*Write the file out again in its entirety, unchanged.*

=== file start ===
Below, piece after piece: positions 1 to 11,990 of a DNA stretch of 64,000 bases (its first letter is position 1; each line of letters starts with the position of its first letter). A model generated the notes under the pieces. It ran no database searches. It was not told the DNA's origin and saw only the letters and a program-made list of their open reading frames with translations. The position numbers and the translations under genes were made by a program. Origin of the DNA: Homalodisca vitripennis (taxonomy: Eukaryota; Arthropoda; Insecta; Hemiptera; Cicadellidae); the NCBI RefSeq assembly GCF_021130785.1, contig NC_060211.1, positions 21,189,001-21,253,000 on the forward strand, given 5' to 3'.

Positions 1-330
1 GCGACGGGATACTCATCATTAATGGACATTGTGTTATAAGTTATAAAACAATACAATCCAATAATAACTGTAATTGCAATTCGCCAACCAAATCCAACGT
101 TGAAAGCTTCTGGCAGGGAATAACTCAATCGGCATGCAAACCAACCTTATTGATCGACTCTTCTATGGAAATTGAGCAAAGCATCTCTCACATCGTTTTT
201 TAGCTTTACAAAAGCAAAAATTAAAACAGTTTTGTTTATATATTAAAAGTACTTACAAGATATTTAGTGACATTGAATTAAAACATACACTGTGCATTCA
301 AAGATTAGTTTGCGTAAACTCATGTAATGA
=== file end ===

Below, piece after piece: positions 1 to 11,990 of a DNA stretch of 64,000 bases (its first letter is position 1; each line of letters starts with the position of its first letter). A model generated the notes under the pieces. It ran no database searches. It was not told the DNA's origin and saw only the letters and a program-made list of their open reading frames with translations. The position numbers and the translations under genes were made by a program. Origin of the DNA: Homalodisca vitripennis (taxonomy: Eukaryota; Arthropoda; Insecta; Hemiptera; Cicadellidae); the NCBI RefSeq assembly GCF_021130785.1, contig NC_060211.1, positions 21,189,001-21,253,000 on the forward strand, given 5' to 3'.

Positions 1-330
1 GCGACGGGATACTCATCATTAATGGACATTGTGTTATAAGTTATAAAACAATACAATCCAATAATAACTGTAATTGCAATTCGCCAACCAAATCCAACGT
101 TGAAAGCTTCTGGCAGGGAATAACTCAATCGGCATGCAAACCAACCTTATTGATCGACTCTTCTATGGAAATTGAGCAAAGCATCTCTCACATCGTTTTT
201 TAGCTTTACAAAAGCAAAAATTAAAACAGTTTTGTTTATATATTAAAAGTACTTACAAGATATTTAGTGACATTGAATTAAAACATACACTGTGCATTCA
301 AAGATTAGTTTGCGTAAACTCATGTAATGA